Winter Mountaineering Trip 2007
See the Trip Report page on the old website.
After practice on Mount Baldy, we climbed Mount Whitney in winter. This was the first of our annual winter mountaineering trips. See also Shasta Trip 2006 and Baldy Mountaineering 2006) for earlier large group trips under the same leadership.
Overview (pre-trip info)
Important date change! Due to a large storm predicted on Friday the 23rd, we're changing the date of the trip for two weeks later. We'll leave Friday the 9th of March, and return on Sunday the 11th. There will still be an earlier group leaving Thursday night (the 8th).
- To stay informed, please subscribe to the following google group. You can unsubscribe at anytime; you can also choose how often you receive new emails, etc. You can also upload pictures to the google groups webpage.
- Dates: The earlier group will leave Thursday evening. (note: date change)
- Mandatory meeting on Tuesday, Feb 20th at 7:45 PM at the Caltech Y's multipurpose room. Please fill out this File:WhitneyTripForm2007.pdf and bring it to the meeting (if you forget, I'll have some extra copies at the meeting).
- Second meeting will be at 7:45 PM on Monday, March 5th, at the Caltech Y. This should be short, but important. We'll finalize driving and tent-groups.
- Jan 22nd 2007 email describing what the trip will be like. Please read this if you're interested in coming on the trip.
Mt. Baldy trip
We're going for practice, leaving Saturday (Feb 24) night at 7:30 PM from the bouldering gym, returning Sunday evening. We'll camp outside the Sierra Club Ski hut -- you're welcome to reserve a spot inside (cost is $15). For driving directions, packing info, ..., see the Baldy Mountaineering 2006 from last April's climb. Here's info on the ski hut. This trip is mandatory for anyone who wishes to come to Whitney and doesn't have extensive prior experience with crampons and such.
We had a great time on Mt. Whitney, and summited about 2/3 of us (the rest were only 60m from the top, but didn't have time to make it). 15 people total, in two groups: group 1 started the approach Friday morning, and group 2 started the approach Saturday morning. Both groups joined up at Iceberg lake and summited on Sunday, then descended to the cars that afternoon. Click the pictures for full-size:
Taken from Template:WinterTripResources (so go to that page to edit this), and compiled from 2008-2011 trips.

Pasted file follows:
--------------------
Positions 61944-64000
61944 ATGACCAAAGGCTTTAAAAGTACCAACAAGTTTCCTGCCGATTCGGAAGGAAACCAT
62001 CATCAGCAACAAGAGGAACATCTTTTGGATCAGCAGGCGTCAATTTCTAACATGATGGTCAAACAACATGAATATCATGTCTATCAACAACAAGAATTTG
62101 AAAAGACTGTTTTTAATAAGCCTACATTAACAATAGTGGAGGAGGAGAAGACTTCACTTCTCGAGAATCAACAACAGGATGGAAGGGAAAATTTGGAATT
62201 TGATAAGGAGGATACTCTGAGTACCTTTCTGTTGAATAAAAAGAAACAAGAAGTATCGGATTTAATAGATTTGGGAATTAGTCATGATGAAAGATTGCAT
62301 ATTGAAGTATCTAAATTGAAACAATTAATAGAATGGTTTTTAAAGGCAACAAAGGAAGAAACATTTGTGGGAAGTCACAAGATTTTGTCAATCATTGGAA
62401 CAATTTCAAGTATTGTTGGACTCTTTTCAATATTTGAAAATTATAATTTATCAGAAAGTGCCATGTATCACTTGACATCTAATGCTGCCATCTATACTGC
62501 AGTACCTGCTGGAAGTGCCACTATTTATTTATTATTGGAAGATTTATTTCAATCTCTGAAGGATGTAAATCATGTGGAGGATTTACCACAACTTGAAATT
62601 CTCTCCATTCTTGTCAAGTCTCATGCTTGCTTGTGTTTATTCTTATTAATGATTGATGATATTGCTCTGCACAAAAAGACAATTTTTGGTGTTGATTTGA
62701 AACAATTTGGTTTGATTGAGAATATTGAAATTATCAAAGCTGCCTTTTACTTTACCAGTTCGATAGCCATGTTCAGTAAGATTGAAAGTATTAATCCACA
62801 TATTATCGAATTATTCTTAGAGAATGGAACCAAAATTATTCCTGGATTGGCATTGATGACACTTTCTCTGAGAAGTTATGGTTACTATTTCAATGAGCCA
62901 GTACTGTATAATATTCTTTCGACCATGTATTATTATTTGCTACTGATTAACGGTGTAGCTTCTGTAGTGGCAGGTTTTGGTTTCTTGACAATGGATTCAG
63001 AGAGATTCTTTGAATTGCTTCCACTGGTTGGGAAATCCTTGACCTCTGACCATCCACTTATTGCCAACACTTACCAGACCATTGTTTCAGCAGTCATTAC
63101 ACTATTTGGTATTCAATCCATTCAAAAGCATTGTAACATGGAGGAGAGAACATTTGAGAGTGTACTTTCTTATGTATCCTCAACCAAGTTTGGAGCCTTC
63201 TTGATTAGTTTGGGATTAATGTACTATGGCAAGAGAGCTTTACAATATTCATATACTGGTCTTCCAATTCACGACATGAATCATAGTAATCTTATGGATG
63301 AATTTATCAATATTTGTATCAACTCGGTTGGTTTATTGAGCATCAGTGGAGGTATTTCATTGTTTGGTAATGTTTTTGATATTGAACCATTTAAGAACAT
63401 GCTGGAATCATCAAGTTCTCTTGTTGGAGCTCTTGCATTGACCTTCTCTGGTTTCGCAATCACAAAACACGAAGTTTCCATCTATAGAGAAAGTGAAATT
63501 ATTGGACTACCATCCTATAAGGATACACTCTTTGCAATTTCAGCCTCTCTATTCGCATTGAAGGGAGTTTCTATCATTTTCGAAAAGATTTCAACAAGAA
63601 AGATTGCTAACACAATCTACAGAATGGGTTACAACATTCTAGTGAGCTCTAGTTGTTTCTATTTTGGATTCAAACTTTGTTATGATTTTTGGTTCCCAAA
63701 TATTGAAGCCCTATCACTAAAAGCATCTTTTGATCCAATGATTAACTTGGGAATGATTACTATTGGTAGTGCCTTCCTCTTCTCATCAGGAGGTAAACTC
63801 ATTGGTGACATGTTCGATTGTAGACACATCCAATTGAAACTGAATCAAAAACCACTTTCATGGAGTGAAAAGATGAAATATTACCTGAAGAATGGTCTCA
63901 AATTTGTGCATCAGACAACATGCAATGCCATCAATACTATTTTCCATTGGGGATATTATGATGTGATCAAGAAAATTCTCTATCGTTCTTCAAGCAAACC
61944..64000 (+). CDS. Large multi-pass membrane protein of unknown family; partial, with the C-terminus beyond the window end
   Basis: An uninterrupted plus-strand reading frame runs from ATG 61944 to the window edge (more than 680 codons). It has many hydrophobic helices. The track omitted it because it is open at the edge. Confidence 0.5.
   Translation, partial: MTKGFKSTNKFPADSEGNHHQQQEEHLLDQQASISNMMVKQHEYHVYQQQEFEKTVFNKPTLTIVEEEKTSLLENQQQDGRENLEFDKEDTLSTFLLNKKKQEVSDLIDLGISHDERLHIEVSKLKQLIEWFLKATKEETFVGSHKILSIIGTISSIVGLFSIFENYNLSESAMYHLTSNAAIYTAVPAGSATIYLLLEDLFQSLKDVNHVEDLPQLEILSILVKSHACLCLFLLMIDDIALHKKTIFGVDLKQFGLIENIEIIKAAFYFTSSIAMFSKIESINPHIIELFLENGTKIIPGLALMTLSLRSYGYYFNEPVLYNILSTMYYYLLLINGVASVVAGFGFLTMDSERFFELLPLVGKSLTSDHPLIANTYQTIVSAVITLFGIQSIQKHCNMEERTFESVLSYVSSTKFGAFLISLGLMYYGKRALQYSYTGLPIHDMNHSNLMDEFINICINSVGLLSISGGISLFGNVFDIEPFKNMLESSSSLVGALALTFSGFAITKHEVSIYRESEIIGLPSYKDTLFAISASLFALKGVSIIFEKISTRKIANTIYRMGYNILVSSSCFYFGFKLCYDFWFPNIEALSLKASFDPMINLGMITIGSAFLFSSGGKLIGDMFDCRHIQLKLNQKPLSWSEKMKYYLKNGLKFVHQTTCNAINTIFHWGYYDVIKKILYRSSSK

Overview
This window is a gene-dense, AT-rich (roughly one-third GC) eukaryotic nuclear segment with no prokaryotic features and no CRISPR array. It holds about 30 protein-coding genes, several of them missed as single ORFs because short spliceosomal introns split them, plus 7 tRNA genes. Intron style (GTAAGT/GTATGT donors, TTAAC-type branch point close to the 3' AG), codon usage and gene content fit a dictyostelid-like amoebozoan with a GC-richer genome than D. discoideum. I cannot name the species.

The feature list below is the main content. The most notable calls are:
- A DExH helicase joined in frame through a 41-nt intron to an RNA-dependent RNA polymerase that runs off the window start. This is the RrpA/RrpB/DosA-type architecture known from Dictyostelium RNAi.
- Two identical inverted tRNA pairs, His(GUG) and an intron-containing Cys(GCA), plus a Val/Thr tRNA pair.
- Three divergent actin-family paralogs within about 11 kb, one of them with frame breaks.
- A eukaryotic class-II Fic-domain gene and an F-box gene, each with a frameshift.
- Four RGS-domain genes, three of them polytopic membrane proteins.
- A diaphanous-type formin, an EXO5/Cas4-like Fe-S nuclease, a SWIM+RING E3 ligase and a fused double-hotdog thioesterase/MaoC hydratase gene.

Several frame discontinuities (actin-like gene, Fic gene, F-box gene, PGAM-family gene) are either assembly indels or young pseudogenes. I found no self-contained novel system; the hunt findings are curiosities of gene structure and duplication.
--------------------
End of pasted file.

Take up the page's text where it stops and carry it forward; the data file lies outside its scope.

- Advice from previous years
- Food suggestions from other Caltech climbers
- Climbing Nutrition
- Don't forget the club's extensive Library, which has books (notably Mountaineering: The Freedom of the Hills, which covers every important technique for this trip and many more) available for checkout from SFL.
- The Prussik and Munter Hitch are two knots to be familiar with. You'll use the first to ascend a fixed rope, and will need the second to rappel if you lose your belay device.
- Self-arrest youtube video (comment: if you don't have crampons on, then you should dig your feet in).
- Self-arrest guide, taken from "Mountaineering: Freedom of the Hills" (access is restricted). See also Self-Arrest.
- Gray-scale map of Whitney Basin, 500 KB PDF file, 8.5" x 11"
Avalanche conditions and Weather links
Here are some web resources. Largely Whitney-focused.
- Our Avalanche Rescue and weather pages
- Avalanche Advisories from ESAC (Eastern Sierra Avalanche Center).
- The cyberspace snow and avalanche center (CSAC) and avalanche-center.org use the ESAC forecast here, but also have good general information.
- Shasta avalanche center and their advisories
- NOAA weather, for Mt. Whitney Summit, for Whitney portal (i.e. trailhead), and for Lone Pine. NOAA also has a written discussion of the upcoming forecast, which mentions the uncertainties in the predictions, etc. The discussion for the Las Vegas area and the discussion for the San Joaquin Valley / Hanford area and the discussion for the Reno area. Mt. Whitney is on the border between the Las Vegas and the San Joaquin forecast areas.
- SoCal Weather.net for local weather
Some online forums
- Mt. Whitney Reports forum from whitneyportalstore.com. The user dmatt provides weather updates often (twice a day?).
- Whitney Weather links from whitneyportalstore.com
- mt-whitney.info is another forum, for the entire Sierras, and perhaps a bit less active than the whitneyportalstore forums.
- Mt. Whitney web cam and a higher res version
Equipment and Resources
Taken from Template:WinterTripEquipment (so go to that page to edit this)
- Mount Whitney Winter Packing List
- Where to Get Equipment (What the Alpine Club owns, what the Caltech Y has, what REI has, other places to rent)
- We have dedicated articles on Crampons and Mountaineering Boots. See also Category:Equipment and Category:How-To.
This is the introduction to the trip (copied from http://www.its.caltech.edu/~alpine/whitEmail.html), sent January 2007:
So, this is a list of people who expressed interest in the climb on Whitney. We have about 40 people interested. There's not a clear-cut maximum number of people for the trip, but obviously, this is too many, so now it's my job to scare away a bunch of you.